The following is an excerpt from The Economics of BVLOS, a whitepaper—written in partnership with Skylogic Research—that compares traditional inspection methods with VLOS and BVLOS drone operations on the basis of cost, safety, data quality, and time-to-value. Download the whitepaper to learn when, and when not, to fly BVLOS.
As the commercial drone industry continues to evolve, widespread drone-based inspection has the potential to change business models across industries.
The promises of beyond visual line of sight (BVLOS) drone inspection have been tempting practitioners since the FAA first authorized BVLOS flight at BP’s Prudhoe Bay Alaska operation in 2014.
The technology to support BVLOS flight continues to improve—rapidly—yet in most countries, BVLOS flight is either not permitted or is highly regulated. In the U.S. alone, though thousands have applied for an FAA waiver to fly BVLOS operations, only 30 have been approved.
Four Primary Drivers
There are four primary drivers motivating companies to capitalize on drone-based inspection strategies to refine internal processes to maximize efficiency while simultaneously cultivating a safer workplace environment that protects the company and its employees from physical or reputational harm.
One primary motivator is safety. By incorporating drone-based inspection strategies companies can prevent fatal accidents—by shifting people from manned helicopter flights and manual tower climbs to higher-value, less risky actions, companies can achieve a safer workplace environment and increase efficiency.
A supplemental benefit to drone-based inspection is the reduction of the dependence on helicopter flights—expensive, time-intensive, and not always readily available. Incorporating drone-based VLOS or BVLOS inspections may present opportunities to reduce cost and reduce time to deployment.
At the same time, a third benefit is the increased quality of consistent, precise data. Since manual data collection often involves photographs taken from manned aircraft or ground-based inspectors with limited visibility taking handwritten or typed notes, drone-based inspection offers consistent, relevant, and high-quality data.
Finally, BVLOS flight can cover a wide geographic area and collect this high-quality data much more quickly than traditional means. This reduces the time-to-value and increases a company’s ability to deliver timely information and results to their customers—for example, insurance claims of total loss due to a catastrophic disaster can be indemnified much faster.
Three Industries Pioneering Drone-based Inspection
Drones are already making a difference in the insurance industry—and the greatest benefit may come in the ability to fly missions beyond visual line of sight. In particular, insurance claims adjusters are discovering that VLOS and BVLOS missions enable an insurance company to indemnify their clients faster than traditional methods, allowing the insurer to help their clients restore their lives after disaster.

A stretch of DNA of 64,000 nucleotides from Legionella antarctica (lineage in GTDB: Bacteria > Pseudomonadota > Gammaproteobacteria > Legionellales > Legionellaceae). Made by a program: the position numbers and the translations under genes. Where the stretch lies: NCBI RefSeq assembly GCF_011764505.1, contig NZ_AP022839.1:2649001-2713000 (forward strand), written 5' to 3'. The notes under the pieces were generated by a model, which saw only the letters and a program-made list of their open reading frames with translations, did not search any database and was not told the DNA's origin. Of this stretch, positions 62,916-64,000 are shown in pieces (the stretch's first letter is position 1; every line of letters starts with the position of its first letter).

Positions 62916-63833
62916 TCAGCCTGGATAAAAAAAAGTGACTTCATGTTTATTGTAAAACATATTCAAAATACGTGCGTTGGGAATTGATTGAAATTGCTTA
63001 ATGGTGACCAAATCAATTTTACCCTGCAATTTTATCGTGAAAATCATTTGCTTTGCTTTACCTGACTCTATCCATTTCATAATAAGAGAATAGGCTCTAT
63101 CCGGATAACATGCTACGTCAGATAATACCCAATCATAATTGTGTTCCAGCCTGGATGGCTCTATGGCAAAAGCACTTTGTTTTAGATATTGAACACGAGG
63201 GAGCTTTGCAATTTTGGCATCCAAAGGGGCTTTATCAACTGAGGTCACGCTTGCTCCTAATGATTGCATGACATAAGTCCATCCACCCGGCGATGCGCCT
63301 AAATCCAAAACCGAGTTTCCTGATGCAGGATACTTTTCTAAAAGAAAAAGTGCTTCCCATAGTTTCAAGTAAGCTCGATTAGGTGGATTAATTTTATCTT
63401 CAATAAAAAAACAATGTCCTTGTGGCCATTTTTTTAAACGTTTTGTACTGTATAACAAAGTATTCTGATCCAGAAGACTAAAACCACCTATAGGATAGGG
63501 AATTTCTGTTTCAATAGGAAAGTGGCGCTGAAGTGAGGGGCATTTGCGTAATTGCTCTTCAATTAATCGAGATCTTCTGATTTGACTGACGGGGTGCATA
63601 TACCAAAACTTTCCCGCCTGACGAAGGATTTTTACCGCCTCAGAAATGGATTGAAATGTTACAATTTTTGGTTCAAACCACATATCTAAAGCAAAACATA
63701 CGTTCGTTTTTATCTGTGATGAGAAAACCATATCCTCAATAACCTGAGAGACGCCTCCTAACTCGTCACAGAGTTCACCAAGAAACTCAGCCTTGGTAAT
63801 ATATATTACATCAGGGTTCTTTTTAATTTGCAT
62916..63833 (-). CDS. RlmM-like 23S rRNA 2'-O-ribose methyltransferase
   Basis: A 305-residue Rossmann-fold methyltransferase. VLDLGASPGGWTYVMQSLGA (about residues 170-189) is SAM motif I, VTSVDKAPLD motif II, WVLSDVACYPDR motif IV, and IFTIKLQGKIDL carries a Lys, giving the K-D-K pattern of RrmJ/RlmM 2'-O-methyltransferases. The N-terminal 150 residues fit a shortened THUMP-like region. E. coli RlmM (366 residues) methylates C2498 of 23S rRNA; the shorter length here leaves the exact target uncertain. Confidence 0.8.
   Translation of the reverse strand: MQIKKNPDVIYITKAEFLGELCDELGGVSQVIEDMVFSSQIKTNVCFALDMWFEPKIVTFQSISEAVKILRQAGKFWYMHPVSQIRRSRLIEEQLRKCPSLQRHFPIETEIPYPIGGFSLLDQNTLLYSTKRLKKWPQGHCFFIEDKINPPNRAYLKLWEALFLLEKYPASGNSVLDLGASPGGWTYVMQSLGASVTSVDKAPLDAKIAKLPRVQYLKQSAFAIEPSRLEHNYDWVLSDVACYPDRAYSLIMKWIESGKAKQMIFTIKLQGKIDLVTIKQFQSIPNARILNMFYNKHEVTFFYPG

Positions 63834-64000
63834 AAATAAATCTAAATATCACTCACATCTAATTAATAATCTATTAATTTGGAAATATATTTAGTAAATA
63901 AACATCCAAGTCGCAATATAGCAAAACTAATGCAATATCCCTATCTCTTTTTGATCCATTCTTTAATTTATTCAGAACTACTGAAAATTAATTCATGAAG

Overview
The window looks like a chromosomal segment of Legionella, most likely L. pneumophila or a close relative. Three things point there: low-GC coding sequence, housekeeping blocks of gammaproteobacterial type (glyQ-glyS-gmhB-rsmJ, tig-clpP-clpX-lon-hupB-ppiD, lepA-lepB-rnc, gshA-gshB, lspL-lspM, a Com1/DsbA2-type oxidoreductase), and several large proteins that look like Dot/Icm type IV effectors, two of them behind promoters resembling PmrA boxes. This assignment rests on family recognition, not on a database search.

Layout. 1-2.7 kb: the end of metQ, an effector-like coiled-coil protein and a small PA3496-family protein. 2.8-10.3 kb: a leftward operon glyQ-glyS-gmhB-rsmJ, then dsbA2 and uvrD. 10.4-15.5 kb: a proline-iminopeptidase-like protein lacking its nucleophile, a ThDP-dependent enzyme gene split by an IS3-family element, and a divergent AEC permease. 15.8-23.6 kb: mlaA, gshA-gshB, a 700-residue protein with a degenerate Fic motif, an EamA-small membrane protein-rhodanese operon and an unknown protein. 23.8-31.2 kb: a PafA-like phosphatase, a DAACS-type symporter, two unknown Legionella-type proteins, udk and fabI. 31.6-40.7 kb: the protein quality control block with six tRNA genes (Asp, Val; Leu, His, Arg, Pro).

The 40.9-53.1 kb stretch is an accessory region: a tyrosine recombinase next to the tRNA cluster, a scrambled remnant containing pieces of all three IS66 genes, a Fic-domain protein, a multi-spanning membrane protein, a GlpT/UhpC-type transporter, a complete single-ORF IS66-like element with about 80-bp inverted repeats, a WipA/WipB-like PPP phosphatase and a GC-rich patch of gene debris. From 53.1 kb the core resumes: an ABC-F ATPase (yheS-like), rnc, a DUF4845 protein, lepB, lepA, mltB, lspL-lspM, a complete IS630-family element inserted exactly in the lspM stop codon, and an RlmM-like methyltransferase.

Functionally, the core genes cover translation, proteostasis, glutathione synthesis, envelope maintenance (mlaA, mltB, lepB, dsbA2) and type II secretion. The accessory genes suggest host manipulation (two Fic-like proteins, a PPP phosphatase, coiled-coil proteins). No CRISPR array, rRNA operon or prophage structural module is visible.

In one example, a team determined how many homes—and their precise locations—were impacted by a natural disaster. The one-square-mile neighborhood was not accessible in any other way, so the drone mission allowed for the safe assessment and inspection of the entire neighborhood without putting anyone in danger.
Safety is a top priority for electric utilities as well—there is nothing more important. Utilities are using drone missions—VLOS and BVLOS—to increase safety, data accuracy, and efficiency.
By flying VLOS missions, utilities can complete comprehensive visual inspections (CVIs) to inspect every nut, bolt, and cotter key, reducing the risk of a fatal accident or the shutdown of the grid due to a disconnected wire. And in flying BVLOS missions from tower to substation to tower—the routine inspection of hundreds or thousands of miles of utility lines—utilities can save as much as $1,400 per mile.
For those in the oil and gas industry, operational economic gain is derived from increasing and maximizing efficiency. Drone-based inspections support the “management by exception” policy in which drones are tracking changes over time that could indicate potential issues on an oil well pad.
In fact, by removing the necessity of manual inspectors, oil and gas companies are able to allow their technicians to focus on higher value-added activities, preserving and increasing revenue—and safety.
Your Next Steps for Flying BVLOS
As the above use cases illustrate, businesses must understand the operational economics of drones to develop an effective drone-based inspection strategy. When you know how much it will cost to deploy drones—whether flying VLOS or BVLOS—you can compare the costs and benefits against your traditional operational methodologies.
You may find that helicopters are still viable—particularly when they can efficiently and accurately collect data in specialized, specific situations. Yet, VLOS inspection is rapidly replacing the use of manned helicopters—and delivering better, higher-quality data safely and more effectively.
Expectations are high for the implications and applications of BVLOS inspections—especially for flights that are anticipated to log more than 50 miles in total length. Companies across industries—oil and gas, electric utilities, and insurers—have already experimented with and operationalized VLOS missions. Those same companies are pioneering applications for BVLOS.
You can find more about BVLOS drone operations and how PrecisionHawk’s Pathfinder Program has yielded data to support the expansion of FAA-approved drone operations.
Contact PrecisionHawk to speak to an expert about adding BVLOS to your operations and filing your BVLOS waiver.
Download our white paper “The Economics of Using Drones for Beyond Visual Line of Sight Inspections.”